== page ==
The Tri-Cities economy has historically been based on farming and the Hanford Nuclear Reservation. From Pasco's incorporation in 1891 to present day, the Tri-Cities have had a large degree of farming thanks to irrigation by the three nearby rivers. Wheat is the most commonly grown product; however, large amounts of apples, corn, grapes are also grown, along with potatoes, and other products including asparagus. Cherries are also grown in the region.

Photo taken along Clark Rd in Pasco, WA.

Grapes grown in the region are essential to the wine industry. Wineries draw a large population of tourists. With 160 wineries in the Columbia Valley,[27] this industry accounts for $1 billion annually in Benton County alone.[28] Many wineries such as Goose Ridge Estate Winery, Preston Premium Wines, and Tagaris Winery are open for wine tasting and special events. Often referred to as The Heart of Washington Wine Country,[27] local and Tri-City wineries provide luxurious tours and give you the option of enrolling in their wine club membership.

The Tri-Cities’ unique climate allows the region to have a broad and sustainable agricultural economy. Local industries provide employment for thousands of people in the Tri-Cities area. Some of the top 20 employers in agriculture include ConAgra, Tyson Foods, and Broetje Orchards.[29] Agriculture makes up 9.5% of employment in Tri-Cities[30] and local businesses combined employ thousands of people. In 2012, the state of Washington was rated #1 in the nation when it comes to growing apples, hops, spearmint oil, sweet cherries, pears, concord grapes and processing carrots.[30] The Mid-Columbia region including the Tri-Cities grows most of these crops. The region's climate and irrigation from nearby rivers, like the Columbia, Snake, and Yakima rivers, allow farmers to produce an abundant amount of corn, hay, wheat and potatoes. In Washington there are 39,500 farms; 1,630 of these farms are located in Benton County and 891 are located in Franklin County.[30] Many farms can be seen from major highways and interstates.

Local cuisine

The Spudnut Shop located in the Uptown Shopping Center in Richland

The Tri-Cities offers a wide range of locally owned and operated restaurants. These restaurants show the variety of cuisine offered to visitors and residents of the area. The Spudnut Shop, for example, located in downtown Richland, was opened in 1948 and has been family-run ever since. The Travel Channel featured The Spudnut Shop and their donuts “made from potato flour and then deep-fried to perfection.”[31] Carmine's, also a family owned restaurant in the region, serves Italian food in a historic home that was constructed in downtown Kennewick in 1929.[32] Another addition to these local restaurants is Monterosso's Italian Restaurant which serves lunch and dinner in an antique railroad dining car.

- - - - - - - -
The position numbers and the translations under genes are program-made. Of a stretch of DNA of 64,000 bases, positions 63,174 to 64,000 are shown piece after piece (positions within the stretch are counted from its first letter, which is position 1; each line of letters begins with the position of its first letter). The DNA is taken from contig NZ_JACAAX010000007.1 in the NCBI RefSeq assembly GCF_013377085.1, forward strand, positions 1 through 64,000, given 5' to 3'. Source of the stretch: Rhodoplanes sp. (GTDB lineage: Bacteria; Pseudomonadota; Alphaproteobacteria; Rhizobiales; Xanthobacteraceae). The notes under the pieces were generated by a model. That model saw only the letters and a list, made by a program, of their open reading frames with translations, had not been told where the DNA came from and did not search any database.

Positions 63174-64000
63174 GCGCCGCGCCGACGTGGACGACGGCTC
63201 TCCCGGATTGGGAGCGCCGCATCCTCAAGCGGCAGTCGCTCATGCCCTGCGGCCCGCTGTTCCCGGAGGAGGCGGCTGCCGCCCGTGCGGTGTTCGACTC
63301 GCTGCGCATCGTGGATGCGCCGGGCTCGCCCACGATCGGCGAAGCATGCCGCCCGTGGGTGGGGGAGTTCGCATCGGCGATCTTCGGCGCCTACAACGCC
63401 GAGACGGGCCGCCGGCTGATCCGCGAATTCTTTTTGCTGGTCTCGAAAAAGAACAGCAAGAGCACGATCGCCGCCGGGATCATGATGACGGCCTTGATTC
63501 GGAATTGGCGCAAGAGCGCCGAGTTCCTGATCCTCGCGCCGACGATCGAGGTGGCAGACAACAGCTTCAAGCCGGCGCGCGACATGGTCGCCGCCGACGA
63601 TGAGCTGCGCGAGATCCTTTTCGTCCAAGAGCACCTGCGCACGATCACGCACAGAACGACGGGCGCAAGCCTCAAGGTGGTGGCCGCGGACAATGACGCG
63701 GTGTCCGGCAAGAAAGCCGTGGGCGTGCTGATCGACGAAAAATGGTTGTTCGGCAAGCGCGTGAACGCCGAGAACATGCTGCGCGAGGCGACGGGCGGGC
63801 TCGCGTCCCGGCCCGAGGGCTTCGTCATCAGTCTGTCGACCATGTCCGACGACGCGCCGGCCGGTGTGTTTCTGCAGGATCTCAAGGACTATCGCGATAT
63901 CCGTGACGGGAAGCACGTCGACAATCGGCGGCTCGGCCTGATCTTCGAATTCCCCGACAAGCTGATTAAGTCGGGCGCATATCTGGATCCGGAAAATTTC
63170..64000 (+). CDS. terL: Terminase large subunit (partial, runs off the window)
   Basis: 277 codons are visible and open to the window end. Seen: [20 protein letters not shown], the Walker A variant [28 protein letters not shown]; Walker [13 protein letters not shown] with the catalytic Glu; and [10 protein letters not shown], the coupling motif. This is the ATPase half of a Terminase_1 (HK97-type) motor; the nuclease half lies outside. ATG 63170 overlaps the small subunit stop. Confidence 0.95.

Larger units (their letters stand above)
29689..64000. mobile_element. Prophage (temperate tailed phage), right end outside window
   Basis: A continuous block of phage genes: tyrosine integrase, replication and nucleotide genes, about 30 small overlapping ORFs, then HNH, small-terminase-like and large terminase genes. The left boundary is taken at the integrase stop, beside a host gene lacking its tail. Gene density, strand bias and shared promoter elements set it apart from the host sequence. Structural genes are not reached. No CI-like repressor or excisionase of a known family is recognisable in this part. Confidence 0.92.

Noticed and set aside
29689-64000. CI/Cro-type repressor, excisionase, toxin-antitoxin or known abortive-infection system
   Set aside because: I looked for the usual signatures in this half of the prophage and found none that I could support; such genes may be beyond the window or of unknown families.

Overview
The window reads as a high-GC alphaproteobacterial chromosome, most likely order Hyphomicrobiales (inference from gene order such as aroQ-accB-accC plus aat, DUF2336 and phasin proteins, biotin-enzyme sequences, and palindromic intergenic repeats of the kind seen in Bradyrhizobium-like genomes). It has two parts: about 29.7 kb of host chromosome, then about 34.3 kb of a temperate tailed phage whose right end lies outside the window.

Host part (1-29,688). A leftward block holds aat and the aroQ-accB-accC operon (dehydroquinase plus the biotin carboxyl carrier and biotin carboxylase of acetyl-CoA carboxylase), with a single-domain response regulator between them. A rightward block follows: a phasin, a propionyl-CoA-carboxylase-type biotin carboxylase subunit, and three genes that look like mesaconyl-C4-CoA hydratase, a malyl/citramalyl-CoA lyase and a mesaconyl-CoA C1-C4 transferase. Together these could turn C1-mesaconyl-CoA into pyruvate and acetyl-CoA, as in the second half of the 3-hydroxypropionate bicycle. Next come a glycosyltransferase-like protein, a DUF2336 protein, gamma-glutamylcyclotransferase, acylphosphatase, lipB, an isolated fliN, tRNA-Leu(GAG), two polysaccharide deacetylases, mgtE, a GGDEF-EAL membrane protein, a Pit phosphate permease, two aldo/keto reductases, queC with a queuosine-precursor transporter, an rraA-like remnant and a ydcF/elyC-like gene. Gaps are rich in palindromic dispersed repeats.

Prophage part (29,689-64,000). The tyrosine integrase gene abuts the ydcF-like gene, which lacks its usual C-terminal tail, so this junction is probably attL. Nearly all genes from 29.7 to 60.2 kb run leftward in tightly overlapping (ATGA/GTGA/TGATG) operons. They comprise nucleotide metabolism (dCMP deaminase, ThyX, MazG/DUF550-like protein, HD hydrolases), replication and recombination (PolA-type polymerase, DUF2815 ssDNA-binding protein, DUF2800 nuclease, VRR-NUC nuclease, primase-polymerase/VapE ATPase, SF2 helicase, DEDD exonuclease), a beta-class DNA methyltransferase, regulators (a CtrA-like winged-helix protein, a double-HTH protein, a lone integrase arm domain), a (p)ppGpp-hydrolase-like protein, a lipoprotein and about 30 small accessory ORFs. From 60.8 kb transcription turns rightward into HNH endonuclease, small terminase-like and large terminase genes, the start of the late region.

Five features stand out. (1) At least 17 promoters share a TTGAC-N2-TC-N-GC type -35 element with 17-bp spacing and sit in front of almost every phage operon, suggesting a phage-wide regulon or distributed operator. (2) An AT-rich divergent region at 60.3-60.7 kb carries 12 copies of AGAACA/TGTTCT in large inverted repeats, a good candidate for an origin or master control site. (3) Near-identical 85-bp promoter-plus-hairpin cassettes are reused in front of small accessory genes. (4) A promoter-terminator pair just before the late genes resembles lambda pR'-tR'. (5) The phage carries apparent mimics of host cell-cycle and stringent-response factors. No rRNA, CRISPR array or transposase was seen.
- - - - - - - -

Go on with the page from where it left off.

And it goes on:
Wine and breweries

In sharp contrast to Seattle, the western slopes of the Cascade Mountains, and the rain forests of the Olympic Peninsula, the Columbia Valley enjoys long, warm, summer days, and crisp cool nights. The dry weather combined with rich volcanic soils and controlled irrigation produce near-perfect conditions for premium wine grapes.

The wide range of varietals grown throughout the region includes the noble Chardonnay, Cabernet Sauvignon, Merlot, Riesling, and Pinot Noir, among others. Unlike large established vineyards in other parts of the United States and Europe, the growers and winemakers of Washington will often devote personal attention to visitors, offering tastings and discussing their craft.

With more than 160 wineries within an hour’s drive, the Tri-Cities of Kennewick, Pasco, and Richland is truly at the heart of the Columbia Valley which includes the Yakima Valley, Walla Walla Valley, Red Mountain, Horse Heaven Hills, and Wahluke Slope appellations (areas with a distinctive growing climate that influences wine production). It is easy to conceive that Columbia Valley wineries would produce high-end, premium wines since the Tri-Cities area lies on the same latitude as the world-famous Burgundy and Bordeaux regions of France. The region’s wonderful weather combines with the Columbia Valley’s volcanic soil, producing hot summer days and crisp, cool evening breezes which naturally stress the vines, creating conditions for making great wine.